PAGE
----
Hong Kong is probably my favorite city in the world, and at the moment I’m taking Ford there for his first ever trip to Asia. I’ve been to Hong Kong dozens of times, and it’s one of the cities I consider myself to be most knowledgable about.
When we arrived this morning I started rattling off all the things we definitely had to do, and then followed that up with a list of things we could do.
“Well, Hong Kong does have the cheapest Michelin star restaurant in the world, if you want to do that.”
Naturally Ford’s ears perched up, because who wouldn’t want to eat at the world’s cheapest Michelin star restaurant? Even if it’s just to say you’ve done it.
Truth be told I don’t actually understand how the Michelin star rating system works, and I’ve never visited a restaurant because it had a Michelin star.
The cheapest Michelin star restaurant in the world is Tim Ho Wan. I’ve been a few times, though personally I’d never go because I wanted to, but rather just if someone I was with really wanted to go.
I said “I’m happy to go, but I just want to make sure your expectations are set correctly. The dim sum is very good, but no better than a lot of the other places I’ve had dim sum. The wait will be really long, and tables are shared, so you’ll be pushed in and out pretty quickly. Oh, and you won’t be able to order a filthy martini.”
With that caution I felt like I was properly managing Ford’s expectations, and he was up for it.
We went to Tim Ho Wan (specifically the location in Sham Shui Po District), and as usual there was a massive crowd outside waiting to be seated. They give you a number, and then you wait outside until they call your number (only they don’t call them in English, so if you don’t speak Cantonese it’s sort of tough to figure out when you’re called).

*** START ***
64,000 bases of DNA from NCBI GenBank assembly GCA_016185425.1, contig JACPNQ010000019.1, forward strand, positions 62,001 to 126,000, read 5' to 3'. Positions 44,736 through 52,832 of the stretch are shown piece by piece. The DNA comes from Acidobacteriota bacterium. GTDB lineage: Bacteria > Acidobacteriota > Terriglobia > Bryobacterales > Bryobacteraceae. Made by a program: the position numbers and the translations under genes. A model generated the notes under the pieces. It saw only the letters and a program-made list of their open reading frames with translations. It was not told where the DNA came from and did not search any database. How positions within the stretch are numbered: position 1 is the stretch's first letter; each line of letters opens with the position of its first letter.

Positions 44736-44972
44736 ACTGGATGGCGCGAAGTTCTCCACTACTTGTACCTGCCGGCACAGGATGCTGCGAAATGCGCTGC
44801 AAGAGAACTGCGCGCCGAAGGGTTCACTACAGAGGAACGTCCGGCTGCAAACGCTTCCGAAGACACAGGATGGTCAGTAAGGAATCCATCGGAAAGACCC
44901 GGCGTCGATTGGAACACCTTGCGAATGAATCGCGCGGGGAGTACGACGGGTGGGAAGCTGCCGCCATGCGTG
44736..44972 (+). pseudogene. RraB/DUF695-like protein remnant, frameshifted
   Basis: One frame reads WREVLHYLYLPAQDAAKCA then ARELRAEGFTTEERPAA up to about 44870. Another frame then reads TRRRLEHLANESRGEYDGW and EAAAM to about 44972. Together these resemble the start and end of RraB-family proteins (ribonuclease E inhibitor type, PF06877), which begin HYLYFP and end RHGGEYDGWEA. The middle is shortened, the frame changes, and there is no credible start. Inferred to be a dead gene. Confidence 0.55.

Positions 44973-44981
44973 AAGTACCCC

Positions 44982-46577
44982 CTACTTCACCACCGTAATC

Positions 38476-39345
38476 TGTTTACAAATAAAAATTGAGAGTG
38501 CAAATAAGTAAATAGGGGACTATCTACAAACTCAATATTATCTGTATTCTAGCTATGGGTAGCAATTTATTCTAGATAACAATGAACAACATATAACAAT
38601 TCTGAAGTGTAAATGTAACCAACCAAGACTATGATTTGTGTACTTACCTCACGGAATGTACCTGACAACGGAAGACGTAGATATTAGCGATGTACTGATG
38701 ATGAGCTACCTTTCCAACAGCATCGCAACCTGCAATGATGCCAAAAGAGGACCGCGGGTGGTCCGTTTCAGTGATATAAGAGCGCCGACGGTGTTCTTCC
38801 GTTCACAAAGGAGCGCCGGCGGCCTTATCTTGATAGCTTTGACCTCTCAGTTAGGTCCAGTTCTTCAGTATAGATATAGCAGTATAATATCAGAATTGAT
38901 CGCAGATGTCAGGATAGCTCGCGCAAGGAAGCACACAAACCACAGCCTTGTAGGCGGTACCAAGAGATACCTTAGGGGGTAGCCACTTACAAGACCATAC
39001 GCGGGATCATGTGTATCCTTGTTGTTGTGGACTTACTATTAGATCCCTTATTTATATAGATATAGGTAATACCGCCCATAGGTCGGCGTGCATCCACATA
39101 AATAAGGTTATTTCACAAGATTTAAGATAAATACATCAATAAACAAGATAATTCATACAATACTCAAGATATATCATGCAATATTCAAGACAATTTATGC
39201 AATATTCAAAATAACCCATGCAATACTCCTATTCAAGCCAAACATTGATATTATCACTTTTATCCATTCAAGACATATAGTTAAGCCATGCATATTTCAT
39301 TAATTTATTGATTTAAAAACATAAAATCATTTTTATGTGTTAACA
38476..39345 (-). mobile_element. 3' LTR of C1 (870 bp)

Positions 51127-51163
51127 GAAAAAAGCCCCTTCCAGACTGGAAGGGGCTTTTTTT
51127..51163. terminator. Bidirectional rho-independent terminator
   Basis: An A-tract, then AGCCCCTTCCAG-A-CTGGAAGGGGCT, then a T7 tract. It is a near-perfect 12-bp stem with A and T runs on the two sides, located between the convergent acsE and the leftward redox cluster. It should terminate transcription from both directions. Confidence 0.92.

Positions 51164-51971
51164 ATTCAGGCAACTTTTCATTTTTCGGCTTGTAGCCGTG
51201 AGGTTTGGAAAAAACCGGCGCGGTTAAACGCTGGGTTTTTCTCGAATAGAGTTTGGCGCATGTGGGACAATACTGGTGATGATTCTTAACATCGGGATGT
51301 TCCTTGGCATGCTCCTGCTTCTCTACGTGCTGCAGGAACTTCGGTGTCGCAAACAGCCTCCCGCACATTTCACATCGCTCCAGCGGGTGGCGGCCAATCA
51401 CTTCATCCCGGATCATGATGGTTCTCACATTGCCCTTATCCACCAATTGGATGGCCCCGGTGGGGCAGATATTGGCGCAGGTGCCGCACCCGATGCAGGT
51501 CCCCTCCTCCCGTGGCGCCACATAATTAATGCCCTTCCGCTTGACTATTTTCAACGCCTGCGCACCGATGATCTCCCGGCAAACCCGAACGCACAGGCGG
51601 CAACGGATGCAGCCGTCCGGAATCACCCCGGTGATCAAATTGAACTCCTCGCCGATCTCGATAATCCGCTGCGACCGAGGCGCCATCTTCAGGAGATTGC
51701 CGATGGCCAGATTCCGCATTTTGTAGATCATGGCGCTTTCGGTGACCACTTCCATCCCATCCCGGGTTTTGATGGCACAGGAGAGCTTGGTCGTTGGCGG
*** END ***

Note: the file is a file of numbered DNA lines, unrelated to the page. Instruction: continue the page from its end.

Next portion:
After about a 90 minute wait we were seated at a shared table.
The dim sum was excellent, and our filling meal cost a mere 117HKD (~15USD). And the funny thing is that even though this place has a Michelin star and is a huge tourist destination, it’s actually 95%+ locals who come here to eat, who clearly couldn’t care less that the place has a Michelin star. That’s a testament to the quality of what they serve.
Clearly Tim Ho Wan serves great, no frills dim sum. And it’s extremely affordable.
Still, the waits are consistently very long, the restaurant itself couldn’t be simpler, and there’s not really much in the way of service at the restaurant (you fill out your own order sheet, and then they just bring the dishes as they’re ready).
I can’t decide whether that should make me love the place or feel lukewarm towards it.
Personally I don’t feel like the dim sum is significantly better than a few other “no frills” dim sum places in Hong Kong, or even some in the US (like in San Francisco or Seattle). At the same time, if it’s a leisurely meal “experience” you’re after (which I think is what many people seeking out Michelin star restaurants are after), there are plenty of places with nicer decor, better service, etc.
To sum it up, I’m always happy to go to Tim Ho Wan with a first-timer if they’re intrigued at the concept of going to the world’s cheapest Michelin star restaurant. Would I go there of my own accord? Nope, because I think there are places with equally good dim sum, better ambiance, and shorter waits, though they might be a bit more expensive. But those are things I don’t mind paying a premium for.
Some say Tim Ho Wan got a Michelin star after people complained the rating system was elitist, which seems fair enough. Would this place have a Michelin star if they charged three times as much (which would still be a pretty reasonable price)? Probably not. Would I be willing to pay two or three times as much for a place with a more convenient location, shorter waits, better service, and nicer decor? Probably.
But Tim Ho Wan is still a great place to take first-timers looking for no frills dim sum, assuming they’re properly briefed on what to expect. I still don’t totally get the hype, though.
Have you been to Tim Ho Wan? Do you swear by it and return every time you’re in Hong Kong, go when it’s convenient, or do you think it’s somewhat hype?